SUBJECTS: Qantas/Qatar, IR, Neil’s retirement
SARAH ABO, HOST: Joining us to discuss today's headlines is Minister for Government Services and the NDIS, Bill Shorten and 3AW presenter Neil Mitchell. Gents, thank you so much for your time this morning. Bill, the PM is refusing to say whether he has secret meetings with Alan Joyce about blocking competitive flights from Qatar. What do you reckon is going on here? Is he telling us the truth?
BILL SHORTEN, MINISTER FOR THE NDIS AND GOVERNMENT SERVICES: Oh no, Sarah, listen, I don't blame you for not watching Question Time yesterday.
ABO: I did watch it yesterday actually.
SHORTEN: Oh, there you go. Well, the PM said that he specifically had not had meetings with Qantas about Qatar. Yes. So he specifically said he had not.
ABO: Yes. But did he meet with Alan Joyce in general
SHORTEN: Well, first of all, the question that he was asked in parliament yesterday is did he have a meeting with Qantas about Qatar? And he said he did not. If he's met with Alan Joyce in the course of business, so what? He meets with a lot of people. He even comes on your show periodically. But the point I don't think there's anything suspicious about that - the point about it is he hasn't had meetings with Qantas about Qatar.
ABO: Is he going to reveal who the secret meeting was with?
SHORTEN: Oh, at this point, he said that when he has meetings to do about confidential matters, he doesn't reveal all his discussions. Let's go to the heart of the matter with Qatar. Did you know, Sarah, that Qatar has been offered the opportunity to have more flights into Adelaide, Avalon, Cairns, Canberra and the Gold Coast? They've declined. Did you also know that Qatar has no limit on the that they can use larger planes for some of the other ports which they come in to? The reality is that with global aviation, just because the airline wants to come to another country doesn't mean you get a tick straight away. We have the most open our airport arrangements of anyone in the world. Singapore Airlines like would like to go more into the United States - they don't automatically get a deal. So…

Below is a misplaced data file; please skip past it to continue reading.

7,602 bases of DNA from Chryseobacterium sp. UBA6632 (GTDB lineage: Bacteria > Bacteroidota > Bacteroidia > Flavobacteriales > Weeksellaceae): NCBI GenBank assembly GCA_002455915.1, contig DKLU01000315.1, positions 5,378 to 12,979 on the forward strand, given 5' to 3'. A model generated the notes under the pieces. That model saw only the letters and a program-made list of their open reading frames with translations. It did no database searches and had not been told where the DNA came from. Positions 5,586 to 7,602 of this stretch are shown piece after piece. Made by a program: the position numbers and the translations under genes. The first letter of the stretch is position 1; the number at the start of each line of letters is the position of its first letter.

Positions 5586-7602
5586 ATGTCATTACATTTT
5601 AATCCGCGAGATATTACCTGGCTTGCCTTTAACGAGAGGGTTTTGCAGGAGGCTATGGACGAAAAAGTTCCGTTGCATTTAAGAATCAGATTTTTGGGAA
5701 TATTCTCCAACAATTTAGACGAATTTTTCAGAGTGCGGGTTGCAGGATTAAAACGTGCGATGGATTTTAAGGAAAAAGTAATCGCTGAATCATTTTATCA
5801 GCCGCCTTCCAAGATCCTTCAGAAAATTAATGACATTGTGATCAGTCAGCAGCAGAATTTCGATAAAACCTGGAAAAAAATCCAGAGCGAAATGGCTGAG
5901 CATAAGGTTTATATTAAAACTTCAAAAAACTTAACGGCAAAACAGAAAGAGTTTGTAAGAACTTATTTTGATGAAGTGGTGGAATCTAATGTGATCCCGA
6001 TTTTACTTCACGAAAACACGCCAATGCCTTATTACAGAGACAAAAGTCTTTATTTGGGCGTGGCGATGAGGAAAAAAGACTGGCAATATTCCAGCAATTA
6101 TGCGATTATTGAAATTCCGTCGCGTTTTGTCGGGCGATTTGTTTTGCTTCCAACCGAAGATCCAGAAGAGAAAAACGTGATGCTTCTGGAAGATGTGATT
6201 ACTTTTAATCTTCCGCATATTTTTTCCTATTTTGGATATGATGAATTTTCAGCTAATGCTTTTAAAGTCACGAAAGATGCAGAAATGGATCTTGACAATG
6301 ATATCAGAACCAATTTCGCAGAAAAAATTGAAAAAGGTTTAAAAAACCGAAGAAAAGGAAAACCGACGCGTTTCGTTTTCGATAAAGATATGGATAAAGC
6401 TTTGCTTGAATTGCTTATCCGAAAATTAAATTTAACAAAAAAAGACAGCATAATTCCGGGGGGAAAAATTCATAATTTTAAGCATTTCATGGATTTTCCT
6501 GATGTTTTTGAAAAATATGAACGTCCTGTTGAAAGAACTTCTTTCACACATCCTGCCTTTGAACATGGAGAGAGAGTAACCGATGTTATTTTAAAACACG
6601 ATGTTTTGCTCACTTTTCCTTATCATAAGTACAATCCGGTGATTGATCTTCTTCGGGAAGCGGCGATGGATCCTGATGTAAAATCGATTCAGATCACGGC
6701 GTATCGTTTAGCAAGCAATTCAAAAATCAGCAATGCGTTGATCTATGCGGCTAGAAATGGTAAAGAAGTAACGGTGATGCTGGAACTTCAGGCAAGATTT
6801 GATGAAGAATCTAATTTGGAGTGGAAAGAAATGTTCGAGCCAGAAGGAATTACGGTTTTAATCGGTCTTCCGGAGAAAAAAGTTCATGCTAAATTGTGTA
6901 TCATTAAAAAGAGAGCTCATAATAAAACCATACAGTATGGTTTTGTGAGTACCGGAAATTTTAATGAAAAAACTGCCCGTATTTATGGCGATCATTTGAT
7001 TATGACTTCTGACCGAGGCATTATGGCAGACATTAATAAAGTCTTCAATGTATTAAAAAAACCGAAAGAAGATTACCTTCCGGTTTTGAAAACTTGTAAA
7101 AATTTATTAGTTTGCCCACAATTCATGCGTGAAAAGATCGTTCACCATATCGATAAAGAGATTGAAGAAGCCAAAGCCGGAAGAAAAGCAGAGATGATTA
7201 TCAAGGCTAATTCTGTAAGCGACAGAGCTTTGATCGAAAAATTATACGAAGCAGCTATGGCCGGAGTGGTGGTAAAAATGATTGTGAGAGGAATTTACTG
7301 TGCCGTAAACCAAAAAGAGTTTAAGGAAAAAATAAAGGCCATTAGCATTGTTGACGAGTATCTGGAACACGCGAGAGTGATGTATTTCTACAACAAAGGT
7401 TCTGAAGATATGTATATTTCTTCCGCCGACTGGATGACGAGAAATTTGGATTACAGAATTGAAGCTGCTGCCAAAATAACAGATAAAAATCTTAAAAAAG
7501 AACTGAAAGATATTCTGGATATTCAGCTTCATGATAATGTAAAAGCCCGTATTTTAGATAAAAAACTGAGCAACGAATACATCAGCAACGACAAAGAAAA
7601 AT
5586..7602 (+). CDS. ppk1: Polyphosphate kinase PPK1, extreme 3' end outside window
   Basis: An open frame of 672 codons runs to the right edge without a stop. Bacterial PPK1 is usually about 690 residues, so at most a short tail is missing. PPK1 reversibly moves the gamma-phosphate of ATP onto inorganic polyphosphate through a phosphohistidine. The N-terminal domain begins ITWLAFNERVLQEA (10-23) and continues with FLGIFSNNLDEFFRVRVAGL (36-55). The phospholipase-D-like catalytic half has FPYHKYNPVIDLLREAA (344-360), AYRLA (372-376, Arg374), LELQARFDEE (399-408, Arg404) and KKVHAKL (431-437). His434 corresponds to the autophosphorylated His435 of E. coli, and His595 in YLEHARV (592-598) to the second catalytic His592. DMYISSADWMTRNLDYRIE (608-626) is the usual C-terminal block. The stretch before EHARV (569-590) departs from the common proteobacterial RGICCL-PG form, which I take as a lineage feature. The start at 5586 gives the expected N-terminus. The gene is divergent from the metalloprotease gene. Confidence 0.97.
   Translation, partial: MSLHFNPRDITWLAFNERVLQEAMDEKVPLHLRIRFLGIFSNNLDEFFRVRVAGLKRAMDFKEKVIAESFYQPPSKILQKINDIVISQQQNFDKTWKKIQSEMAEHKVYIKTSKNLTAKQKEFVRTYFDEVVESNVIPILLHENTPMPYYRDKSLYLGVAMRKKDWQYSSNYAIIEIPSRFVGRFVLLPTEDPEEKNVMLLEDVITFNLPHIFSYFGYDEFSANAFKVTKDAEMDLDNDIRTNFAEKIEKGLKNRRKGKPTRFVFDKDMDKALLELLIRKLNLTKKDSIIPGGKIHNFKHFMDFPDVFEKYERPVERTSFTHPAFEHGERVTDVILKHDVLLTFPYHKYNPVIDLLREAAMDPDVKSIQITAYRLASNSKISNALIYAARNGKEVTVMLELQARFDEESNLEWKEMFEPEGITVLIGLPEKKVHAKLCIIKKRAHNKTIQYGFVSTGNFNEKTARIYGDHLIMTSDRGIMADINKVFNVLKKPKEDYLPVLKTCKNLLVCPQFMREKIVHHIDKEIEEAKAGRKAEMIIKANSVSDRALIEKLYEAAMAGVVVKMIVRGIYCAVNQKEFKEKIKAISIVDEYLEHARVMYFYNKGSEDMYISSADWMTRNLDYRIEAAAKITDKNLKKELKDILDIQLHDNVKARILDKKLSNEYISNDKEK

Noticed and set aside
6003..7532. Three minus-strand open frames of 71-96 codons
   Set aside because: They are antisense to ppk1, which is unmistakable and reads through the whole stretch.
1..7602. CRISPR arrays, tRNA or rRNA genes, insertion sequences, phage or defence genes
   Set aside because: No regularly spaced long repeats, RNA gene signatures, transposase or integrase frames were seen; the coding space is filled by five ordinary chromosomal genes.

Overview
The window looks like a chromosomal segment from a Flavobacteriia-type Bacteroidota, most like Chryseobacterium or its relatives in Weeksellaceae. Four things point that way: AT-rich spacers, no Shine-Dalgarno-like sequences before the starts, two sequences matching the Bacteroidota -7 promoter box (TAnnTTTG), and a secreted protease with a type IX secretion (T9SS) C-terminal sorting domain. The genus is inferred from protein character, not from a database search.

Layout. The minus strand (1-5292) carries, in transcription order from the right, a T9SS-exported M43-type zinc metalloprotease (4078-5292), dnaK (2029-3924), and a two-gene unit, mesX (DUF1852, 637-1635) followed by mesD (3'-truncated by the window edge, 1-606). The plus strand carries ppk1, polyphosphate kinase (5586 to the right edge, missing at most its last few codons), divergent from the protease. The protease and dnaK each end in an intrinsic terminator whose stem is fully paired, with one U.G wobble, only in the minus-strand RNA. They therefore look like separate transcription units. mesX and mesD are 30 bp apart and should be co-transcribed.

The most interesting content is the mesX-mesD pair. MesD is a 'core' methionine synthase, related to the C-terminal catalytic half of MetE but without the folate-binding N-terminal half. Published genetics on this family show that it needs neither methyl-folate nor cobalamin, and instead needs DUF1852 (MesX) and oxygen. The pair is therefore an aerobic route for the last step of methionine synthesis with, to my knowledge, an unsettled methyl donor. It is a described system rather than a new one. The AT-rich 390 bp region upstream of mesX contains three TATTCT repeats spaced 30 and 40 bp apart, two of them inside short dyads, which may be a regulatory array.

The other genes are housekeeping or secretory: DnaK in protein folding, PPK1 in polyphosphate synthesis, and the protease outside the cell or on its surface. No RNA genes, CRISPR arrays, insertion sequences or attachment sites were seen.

ABO: Now, of course, now you're not just going to tick it off, but when Australians are paying more for air travel more than they should, I mean, it's it stinks, obviously. Neil, what do you reckon?
NEIL MITCHELL, 3AW: I think Bill's got the talking points organised today. That's obviously well prepared. The bottom line is, Bill, why do we do it? Why did he do it? Who did he meet? Why did he do it? And the other point is that it's simple. Qantas has got a special deal here. Qatar is banned for reasons we will cut back for reasons we don't know. And airfares are higher because of it. That's simple. Everybody says that. The whole industry says that. There's no question. And we've got this there's a deal with I don't know whether it's because you're all in the chairman's lounge. You remember the chairman's lounge?
SHORTEN: Oh, rubbish. Yes, I am. It's excellent.
MITCHELL: Are you a member? You are. You are?
SHORTEN: Oh, yeah. If you bothered to check, I declared it. I love it. It's fine.
MITCHELL: we're all in there doing little deals to look after holders. And that's really what's happened. Just come clean. Tell us, Albo, tell us why. Nobody can tell me why. The Treasurer. I asked the Treasurer. He didn't know. The Minister can't explain it. Albo won't tell us. Do you know why, Bill? Why it happened?
SHORTEN: Neil, you - you know, you had the big news about your retirement - but mate, don't be - don't become a cooker. Don't become a cooker. About all the conspiracies. I'm not part of negotiating anything – I’m not the Minister for Aviation.
MITCHELL: You know, I know you've just given a whole justification about it, tell us -
ABO: A classic Canberra secret Bill, which we're going to see a lot of on Thursday night..
SHORTEN: I’m just giving you the justification that I've been told.
ABO: All right. All right. All right. Let's move on. More than 60,000 workers will be getting a pay rise as the government moves to close the loopholes - Hey, Bill, catch up. All right. It's good news for Uber drivers. These pay rises, but not so much for businesses.
SHORTEN: Yeah. Is there a question in that or are you just complaining about paying an extra $0.20 for your pizza?
ABO: I don't mind paying an extra $0.20 for our pizza, but what about – but how small?
SHORTEN: You’ve got a good heart, Sarah. The truth of the matter is that we don't want to have a two tier economy where we become like the United States and other places where some people live on tips. The gig platforms are here to stay. That's fine. We just want to make sure that people aren't getting exploited. It's as simple as that.